When you purchase through links on our site, we may earn an affiliate commission. Here’s how it works

Home / Features / Apple iPhone XS vs iPhone XS Max vs iPhone XR: Which should you buy?

Apple iPhone XS vs iPhone XS Max vs iPhone XR: Which should you buy?

Three phones, three price tags, and many differences between them

Another year, another tough decision for iPhone fans – and Apple made this year’s choice perhaps the hardest one to date.

This time around, Apple unveiled three different iPhones, and all three are plenty compelling in their own right. Granted, all three look about the same at a glance, but it’s the little (and bigger) differences that’ll really drive your decision between the iPhone XS, iPhone XS Max, and iPhone XR.

What sets these phones apart and which is the one best suited for you, assuming you’re on the hunt for a pricey new iPhone? Here’s what we think, now that we’ve reviewed all three handsets.

iPhone XS vs XS Max vs XR: Specs

Apple iPhone XS

Screen: 5.8in OLED, 2436×1125 (458ppi)

Rear cam: Dual 12MP, f/1.8 + f/2.4, Dual OIS

Front cam: 7MP

Video: 4K @ 60fps; slo-mo 1080p @ 240fps

Processor: A12 Bionic chip

Storage: 64GB, 256GB, 512GB

Wireless charging: Yes

Waterproof: Yes (IP68)

Battery: 14 hours (video)

Colours: Silver, Space Gray, Gold

Dimensions: 144 x 71 x 7.7 mm; 177g

Price (GBP): from £999

Apple iPhone XS Max

Screen: 6.5in OLED, 2688×1242 (458ppi)

Rear cam: Dual 12MP, f/1.8 + f/2.4, Dual OIS

Front cam: 7MP

Video: 4K @ 60fps; slo-mo 1080p @ 240fps

Processor: A12 Bionic chip

Storage: 64GB, 256GB, 512GB

Wireless charging: Yes

Waterproof: Yes (IP68)

Battery: 15 hours (video)

Colours: Silver, Space Gray, Gold

Dimensions: 156 x 77 x 7.7 mm; 208g

Price (GBP): from £1099

Apple iPhone XR

Screen: 6.1in LCD, 1792×828 (326ppi)

Rear cam: 12MP, f/1.8, OIS

Front cam: 7MP

Video: 4K @ 60fps; slo-mo 1080p @ 240fps

Processor: A12 Bionic chip

Storage: 64GB, 128GB, 256GB

Wireless charging: Yes

Waterproof: Yes (IP67)

Battery: 16 hours (video)

Colours: Black, White, Blue, Yellow, Coral, (Product)Red

Dimensions: 151 x 76 x 8.3 mm; 194g

Price (GBP): from £749

Also ReadApple iPhone XS review

Design: The X factor

As mentioned, the phones are nearly identical upon first glance. All three are clear successors to the iPhone X, packing in the same kind of screen-centric, edge-to-edge design on the front, glossy glass on the back, and plenty of premium polish and punch.

But there are differences, and they’re a little more significant than you might expect. The iPhone XS and iPhone XS Max are doppelgangers aside from size: the Max is larger, to accommodate the bigger display, but otherwise they come in the same colours and pack in stainless steel.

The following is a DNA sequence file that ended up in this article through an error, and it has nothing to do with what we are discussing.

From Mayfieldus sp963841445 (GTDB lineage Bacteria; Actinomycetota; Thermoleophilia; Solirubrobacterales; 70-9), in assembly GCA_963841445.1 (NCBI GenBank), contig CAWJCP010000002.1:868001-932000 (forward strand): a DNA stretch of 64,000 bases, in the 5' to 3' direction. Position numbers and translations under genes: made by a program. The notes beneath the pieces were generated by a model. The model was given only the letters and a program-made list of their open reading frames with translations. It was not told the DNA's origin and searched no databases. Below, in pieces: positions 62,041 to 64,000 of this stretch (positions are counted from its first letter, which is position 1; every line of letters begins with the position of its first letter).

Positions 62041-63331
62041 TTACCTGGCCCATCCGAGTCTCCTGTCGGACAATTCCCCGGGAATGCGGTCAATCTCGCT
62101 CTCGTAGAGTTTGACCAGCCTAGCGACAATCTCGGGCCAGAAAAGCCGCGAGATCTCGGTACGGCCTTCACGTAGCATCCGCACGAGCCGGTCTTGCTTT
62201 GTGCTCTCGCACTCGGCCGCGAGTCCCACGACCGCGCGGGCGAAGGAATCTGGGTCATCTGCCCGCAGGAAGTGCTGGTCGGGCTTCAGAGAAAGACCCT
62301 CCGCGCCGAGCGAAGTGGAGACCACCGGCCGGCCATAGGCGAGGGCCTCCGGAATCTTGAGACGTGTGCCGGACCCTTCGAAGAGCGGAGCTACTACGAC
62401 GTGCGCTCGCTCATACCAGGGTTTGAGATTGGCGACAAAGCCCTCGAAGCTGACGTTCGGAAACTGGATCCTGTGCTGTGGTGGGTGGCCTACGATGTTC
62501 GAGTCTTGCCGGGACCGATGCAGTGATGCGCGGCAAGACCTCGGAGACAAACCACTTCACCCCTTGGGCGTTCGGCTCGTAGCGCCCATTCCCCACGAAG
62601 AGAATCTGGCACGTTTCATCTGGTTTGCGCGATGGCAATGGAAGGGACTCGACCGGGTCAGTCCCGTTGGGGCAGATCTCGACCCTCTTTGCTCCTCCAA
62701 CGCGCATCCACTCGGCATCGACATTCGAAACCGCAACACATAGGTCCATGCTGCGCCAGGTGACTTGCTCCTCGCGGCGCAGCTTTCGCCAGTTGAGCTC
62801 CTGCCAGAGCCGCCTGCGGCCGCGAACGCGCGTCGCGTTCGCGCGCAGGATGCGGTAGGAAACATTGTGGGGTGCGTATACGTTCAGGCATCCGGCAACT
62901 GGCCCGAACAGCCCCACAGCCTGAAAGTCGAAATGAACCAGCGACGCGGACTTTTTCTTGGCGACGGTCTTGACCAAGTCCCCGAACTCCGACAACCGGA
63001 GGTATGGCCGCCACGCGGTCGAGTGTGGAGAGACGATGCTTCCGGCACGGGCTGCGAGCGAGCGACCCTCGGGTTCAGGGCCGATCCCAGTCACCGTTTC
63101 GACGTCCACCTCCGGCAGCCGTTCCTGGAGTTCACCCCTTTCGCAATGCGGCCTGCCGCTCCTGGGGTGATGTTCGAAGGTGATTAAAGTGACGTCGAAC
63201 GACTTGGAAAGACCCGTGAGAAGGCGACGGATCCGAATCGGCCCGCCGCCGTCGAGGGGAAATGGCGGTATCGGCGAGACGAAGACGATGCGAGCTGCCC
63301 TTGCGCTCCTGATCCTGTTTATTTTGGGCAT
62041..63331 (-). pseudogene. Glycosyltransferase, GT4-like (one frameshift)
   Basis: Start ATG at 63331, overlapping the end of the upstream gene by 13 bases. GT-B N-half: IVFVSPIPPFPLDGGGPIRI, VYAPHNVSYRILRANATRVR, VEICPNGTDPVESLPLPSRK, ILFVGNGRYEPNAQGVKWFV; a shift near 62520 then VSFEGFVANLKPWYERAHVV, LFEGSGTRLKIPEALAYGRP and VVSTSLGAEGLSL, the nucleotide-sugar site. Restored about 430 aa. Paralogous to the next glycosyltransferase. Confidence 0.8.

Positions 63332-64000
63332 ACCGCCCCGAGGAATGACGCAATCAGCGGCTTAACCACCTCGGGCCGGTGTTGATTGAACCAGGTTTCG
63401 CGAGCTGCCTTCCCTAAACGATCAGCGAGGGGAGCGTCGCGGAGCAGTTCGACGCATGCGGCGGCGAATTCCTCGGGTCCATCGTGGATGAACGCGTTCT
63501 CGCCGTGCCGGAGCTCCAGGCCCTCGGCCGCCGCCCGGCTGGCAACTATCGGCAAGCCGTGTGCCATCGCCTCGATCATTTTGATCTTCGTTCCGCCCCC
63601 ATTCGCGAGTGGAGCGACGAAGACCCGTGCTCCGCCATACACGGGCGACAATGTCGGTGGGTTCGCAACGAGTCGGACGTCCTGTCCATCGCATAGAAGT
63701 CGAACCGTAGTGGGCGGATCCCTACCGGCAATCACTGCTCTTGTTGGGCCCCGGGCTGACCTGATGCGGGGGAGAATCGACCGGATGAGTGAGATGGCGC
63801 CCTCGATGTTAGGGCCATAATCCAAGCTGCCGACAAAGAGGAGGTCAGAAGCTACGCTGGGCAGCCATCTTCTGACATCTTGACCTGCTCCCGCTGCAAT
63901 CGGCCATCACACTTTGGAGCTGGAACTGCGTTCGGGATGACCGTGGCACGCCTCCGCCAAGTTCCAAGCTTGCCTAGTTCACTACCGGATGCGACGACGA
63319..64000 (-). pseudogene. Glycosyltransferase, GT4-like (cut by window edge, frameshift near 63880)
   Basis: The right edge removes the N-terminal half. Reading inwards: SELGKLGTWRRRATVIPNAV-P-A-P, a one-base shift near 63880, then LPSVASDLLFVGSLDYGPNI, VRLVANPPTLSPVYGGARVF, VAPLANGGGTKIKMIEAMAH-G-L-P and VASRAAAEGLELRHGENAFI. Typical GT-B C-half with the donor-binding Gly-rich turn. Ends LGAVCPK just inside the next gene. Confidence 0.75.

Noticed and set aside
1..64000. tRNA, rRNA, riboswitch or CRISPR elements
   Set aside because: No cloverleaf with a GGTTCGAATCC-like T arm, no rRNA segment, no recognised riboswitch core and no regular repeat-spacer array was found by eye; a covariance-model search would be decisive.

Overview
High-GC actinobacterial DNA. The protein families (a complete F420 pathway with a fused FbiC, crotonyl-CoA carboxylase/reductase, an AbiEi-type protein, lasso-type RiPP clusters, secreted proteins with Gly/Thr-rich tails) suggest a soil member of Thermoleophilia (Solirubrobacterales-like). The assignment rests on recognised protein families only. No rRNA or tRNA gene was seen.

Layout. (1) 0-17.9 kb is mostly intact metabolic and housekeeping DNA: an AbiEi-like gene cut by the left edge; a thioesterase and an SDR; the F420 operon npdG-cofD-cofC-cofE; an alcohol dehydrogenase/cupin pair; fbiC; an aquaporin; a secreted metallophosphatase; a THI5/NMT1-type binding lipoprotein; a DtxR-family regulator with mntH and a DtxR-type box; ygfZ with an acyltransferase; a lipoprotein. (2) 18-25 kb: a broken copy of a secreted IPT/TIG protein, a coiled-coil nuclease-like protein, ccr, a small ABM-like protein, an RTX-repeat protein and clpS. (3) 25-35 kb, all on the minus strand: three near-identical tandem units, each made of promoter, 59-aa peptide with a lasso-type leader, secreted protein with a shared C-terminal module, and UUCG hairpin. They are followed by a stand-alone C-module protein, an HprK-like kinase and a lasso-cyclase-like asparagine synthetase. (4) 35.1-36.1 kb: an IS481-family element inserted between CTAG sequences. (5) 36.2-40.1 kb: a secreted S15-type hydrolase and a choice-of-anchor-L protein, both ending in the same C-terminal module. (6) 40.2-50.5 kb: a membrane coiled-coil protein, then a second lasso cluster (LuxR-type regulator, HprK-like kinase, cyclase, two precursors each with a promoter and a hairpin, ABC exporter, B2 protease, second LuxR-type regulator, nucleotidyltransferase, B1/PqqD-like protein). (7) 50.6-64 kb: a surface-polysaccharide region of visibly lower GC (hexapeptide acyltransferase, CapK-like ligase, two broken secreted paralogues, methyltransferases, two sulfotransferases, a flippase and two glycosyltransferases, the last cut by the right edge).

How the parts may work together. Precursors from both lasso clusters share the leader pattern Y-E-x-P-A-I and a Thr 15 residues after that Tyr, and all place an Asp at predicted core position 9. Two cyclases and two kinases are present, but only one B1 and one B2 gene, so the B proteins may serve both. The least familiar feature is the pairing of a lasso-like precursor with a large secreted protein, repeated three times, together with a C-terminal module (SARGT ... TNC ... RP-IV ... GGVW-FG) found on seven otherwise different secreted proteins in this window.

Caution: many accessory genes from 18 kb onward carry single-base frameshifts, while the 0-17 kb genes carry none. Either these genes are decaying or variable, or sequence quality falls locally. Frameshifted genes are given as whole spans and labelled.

The iPhone XR is different, however. Size-wise, it falls between the two XS models, but it’s a little thicker than both. Instead of stainless steel, the XR uses aluminium for the frame, and it offers a wider array of frame and backing colours – including blue, yellow, and coral. The end result exudes less a sense of luxury, but the colour options are certainly more playful and pack more personality.

The iPhone XS and XS Max are both IP68 rated for water and dust resistance, with the ability to survive a drop in up to 2 meter of water for up to 30 mins, while the iPhone XR sticks with IP67 and 1 meter for 20 minutes.

Screen: Clear differences

Screen: Clear differences

When it comes to the screen, all three phones have large displays – but there are big differences in panel quality and resolution.

The iPhone XS and XS Max (shown) both use Super Retina HD OLED panels, much like the iPhone X, which provide brilliant contrast and true backs – and this year’s displays offer 60% more dynamic range than before. As expected, they look fantastic. Both phones also sit at 458 pixels per inch, with a 2436×1125 resolution for the XS and 2688×1242 on the XS Max. The larger Max can also handle apps in landscape view, with a split look allowing dual panes in supported apps.

On the other hand, the iPhone XR sticks with an LCD panel, although it’s a new Liquid Retina panel that Apple says is more advanced than any smartphone LCD to date. That said, the 1792×828 resolution is underwhelming – it matches the 326ppi count of the iPhone 8, which looked fuzzy last year and still looks fuzzy now. Surprisingly, it’s still a pretty good-looking display, but it definitely pales in comparison to the others… not to mention the screens of most other recent flagship phones.

Also, the iPhone XR has a fair bit more bezel around the display, seemingly due to the different panel tech in play, plus it lacks the 3D Touch pressure-sensitivity still found in the iPhone XS and XS Max.

Camera: One or two?

More is better when it comes to smartphone cameras, right? Sure, usually, and it’s true that the dual-camera setups of the iPhone XS and XS Max (shown) pack some perks. But the iPhone XR is also pretty well-equipped with its single shooter.

All three have a 12-megapixel (f/1.8) wide-angle camera with optical image stabilisation on the back. Likewise, all three boast the new Smart HDR feature that uses a faster sensor and improved processor to snap several concurrent photos and then immediately stitch them into one brilliant result. It’s pretty fantastic.